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Why I Love Being a Woman

I love being a woman. Why? In honor of Women’s History Month I will share with you some of the reasons I love being a woman.

Because God calls me the same thing he calls himself: ezer kenegdo.

The Hebrew words used here to describe woman as a helper are ‘ezer kenegdo. The word ‘ezer means “helper” and is never used in the Old Testament to refer to an inferior or to a subordinate. In fact, the word is used in reference to God as our helper (Psalm 10:14; 30:10; 54:4; 70:5; 72:12; 121:2). Clearly God is not our subordinate. ‘Ezer is a sign of strength and power. Kenegdo is a Hebrew preposition and adverb meaning “corresponding to” or “face to face,” so it is best understood as meaning that Eve was a fitting partner for Adam, for she was like him. Eve was created as an equal to Adam. She was given equal authority and dominion over the earth (Gen. 1:28).

Because God has made me and Kent to be a team.
Carolyn Custis James in her book, Half the Church writes: the ezer was designed to be a warrior.

Descriptions of the woman as dependent, needy, vulnerable, deferential, helpless, leaderless, or weak are – to put it simply – wrong. Such definitions betray cultural biases and I fear a deep-seated misogyny. The ezer is a warrior. Like the man, she is also God’s creative masterpiece – a work of genius and a marvel to behold – for she is fearfully and wonderfully made. The ezer never sheds her image-bearer identity. Not here. Not ever. God defines who she is and how she is to live in His world. That never changes. The image-bearer responsibilities to reflect God to the world and to rule and subdue on His behalf still rest on her shoulders too.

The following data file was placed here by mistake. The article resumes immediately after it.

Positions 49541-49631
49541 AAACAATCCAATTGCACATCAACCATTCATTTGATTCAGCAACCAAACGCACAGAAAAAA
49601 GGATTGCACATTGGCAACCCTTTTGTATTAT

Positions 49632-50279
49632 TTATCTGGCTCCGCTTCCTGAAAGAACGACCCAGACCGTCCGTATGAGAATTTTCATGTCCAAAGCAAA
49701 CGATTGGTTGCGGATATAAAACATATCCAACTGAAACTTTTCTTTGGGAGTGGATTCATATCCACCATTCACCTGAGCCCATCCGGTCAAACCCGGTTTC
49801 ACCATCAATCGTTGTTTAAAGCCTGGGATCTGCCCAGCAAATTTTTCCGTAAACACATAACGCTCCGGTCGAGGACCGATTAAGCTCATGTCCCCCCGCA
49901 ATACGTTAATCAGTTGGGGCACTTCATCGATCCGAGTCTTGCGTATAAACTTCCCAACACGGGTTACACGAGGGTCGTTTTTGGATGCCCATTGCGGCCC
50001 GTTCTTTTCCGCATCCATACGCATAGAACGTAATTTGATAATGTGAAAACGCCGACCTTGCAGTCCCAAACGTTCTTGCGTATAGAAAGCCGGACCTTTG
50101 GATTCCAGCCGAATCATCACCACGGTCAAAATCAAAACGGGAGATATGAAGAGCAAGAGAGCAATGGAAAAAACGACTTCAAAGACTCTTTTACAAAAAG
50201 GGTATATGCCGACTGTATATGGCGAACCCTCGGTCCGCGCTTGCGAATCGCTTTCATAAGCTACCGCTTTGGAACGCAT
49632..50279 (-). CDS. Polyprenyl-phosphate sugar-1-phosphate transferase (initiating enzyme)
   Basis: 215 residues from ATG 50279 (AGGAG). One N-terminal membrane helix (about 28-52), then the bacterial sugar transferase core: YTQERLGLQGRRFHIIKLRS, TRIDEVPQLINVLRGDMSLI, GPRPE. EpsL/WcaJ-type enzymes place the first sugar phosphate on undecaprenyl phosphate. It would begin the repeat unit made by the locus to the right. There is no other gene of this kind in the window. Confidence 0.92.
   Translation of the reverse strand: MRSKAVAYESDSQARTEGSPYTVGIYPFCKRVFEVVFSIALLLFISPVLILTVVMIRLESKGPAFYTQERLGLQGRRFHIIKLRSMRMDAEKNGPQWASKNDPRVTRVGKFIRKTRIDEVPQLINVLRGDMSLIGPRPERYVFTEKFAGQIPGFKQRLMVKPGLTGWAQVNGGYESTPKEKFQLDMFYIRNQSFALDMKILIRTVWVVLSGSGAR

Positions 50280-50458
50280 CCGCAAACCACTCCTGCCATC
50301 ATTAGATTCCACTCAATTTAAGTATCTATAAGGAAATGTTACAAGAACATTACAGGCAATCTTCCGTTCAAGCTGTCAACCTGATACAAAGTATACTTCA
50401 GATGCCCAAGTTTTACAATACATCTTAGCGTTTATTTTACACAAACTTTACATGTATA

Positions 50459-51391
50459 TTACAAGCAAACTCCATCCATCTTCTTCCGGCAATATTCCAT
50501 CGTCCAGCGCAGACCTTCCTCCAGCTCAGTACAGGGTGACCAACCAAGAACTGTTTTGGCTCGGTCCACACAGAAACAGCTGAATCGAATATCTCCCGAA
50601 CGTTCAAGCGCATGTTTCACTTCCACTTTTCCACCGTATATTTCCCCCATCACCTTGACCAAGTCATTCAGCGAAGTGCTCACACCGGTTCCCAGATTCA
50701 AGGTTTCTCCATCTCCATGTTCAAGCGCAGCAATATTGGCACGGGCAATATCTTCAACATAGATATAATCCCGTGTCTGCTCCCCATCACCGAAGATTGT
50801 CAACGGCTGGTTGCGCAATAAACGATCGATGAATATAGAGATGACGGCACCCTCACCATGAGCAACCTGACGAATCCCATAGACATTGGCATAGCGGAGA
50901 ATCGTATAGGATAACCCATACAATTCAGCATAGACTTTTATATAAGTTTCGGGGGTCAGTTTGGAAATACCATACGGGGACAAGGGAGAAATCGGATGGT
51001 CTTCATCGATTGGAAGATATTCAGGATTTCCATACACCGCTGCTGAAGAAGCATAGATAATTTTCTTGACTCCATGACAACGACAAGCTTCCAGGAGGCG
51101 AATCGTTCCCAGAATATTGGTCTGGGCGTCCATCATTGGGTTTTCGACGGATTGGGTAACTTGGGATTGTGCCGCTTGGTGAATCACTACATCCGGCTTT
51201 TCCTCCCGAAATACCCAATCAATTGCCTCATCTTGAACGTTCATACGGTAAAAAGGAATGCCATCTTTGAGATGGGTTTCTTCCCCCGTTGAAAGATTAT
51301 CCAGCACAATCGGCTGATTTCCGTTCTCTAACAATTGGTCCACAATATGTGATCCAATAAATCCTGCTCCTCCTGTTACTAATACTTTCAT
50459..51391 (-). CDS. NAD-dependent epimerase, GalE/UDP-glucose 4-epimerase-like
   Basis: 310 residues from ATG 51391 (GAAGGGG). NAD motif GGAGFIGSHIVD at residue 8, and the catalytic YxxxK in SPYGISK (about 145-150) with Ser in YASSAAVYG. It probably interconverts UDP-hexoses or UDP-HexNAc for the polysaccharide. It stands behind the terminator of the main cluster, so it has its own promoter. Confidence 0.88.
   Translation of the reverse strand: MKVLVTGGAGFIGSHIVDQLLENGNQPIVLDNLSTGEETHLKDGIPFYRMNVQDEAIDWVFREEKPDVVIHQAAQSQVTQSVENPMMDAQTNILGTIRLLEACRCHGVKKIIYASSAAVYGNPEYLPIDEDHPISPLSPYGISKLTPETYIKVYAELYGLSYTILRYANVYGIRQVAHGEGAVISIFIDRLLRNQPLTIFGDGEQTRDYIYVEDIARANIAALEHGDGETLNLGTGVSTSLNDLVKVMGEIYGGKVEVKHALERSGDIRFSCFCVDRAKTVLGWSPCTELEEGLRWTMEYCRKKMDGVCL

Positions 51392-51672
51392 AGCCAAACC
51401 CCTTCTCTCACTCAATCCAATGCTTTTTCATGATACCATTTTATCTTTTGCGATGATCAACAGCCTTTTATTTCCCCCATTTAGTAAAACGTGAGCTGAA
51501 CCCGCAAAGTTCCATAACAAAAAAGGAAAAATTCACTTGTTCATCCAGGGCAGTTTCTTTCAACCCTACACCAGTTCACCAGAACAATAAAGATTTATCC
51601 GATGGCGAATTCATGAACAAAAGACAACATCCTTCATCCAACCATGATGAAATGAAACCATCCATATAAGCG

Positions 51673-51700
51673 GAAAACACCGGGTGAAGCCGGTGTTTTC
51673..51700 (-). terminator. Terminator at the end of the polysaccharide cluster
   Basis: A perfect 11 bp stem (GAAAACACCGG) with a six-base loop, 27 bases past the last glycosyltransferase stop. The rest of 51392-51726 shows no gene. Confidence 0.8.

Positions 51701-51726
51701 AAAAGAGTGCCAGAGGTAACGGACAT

Because on my own, with or without Kent I bear God’s image.

So God created human beings in his own image, in the image of God he created them; male and female he created them. God blessed them and said to them, “Be fruitful and increase in number; fill the earth and subdue it. Rule over the fish in the sea and the birds in the sky and over every living creature that moves on the ground.” (Gen 1:27-28, TNIV).

Because I love being married to Kent. I love being part of a greater whole. We are better together. He is my other self.

 Then the man said,

“This at last is bone of my bones
and flesh of my flesh;
she shall be called Woman,
because she was taken out of Man.”

 Therefore a man shall leave his father and his mother and hold fast to his wife, and they shall become one flesh.  (Gen. 2:23-24, ESV)

Because I love being a mother.

A mother is the truest friend we have, when trials heavy and sudden, fall upon us; when adversity takes the place of prosperity; when friends who rejoice with us in our sunshine desert us; when trouble thickens around us, still will she cling to us, and endeavor by her kind precepts and counsels to dissipate the clouds of darkness, and cause peace to return to our hearts.  ~Washington Irving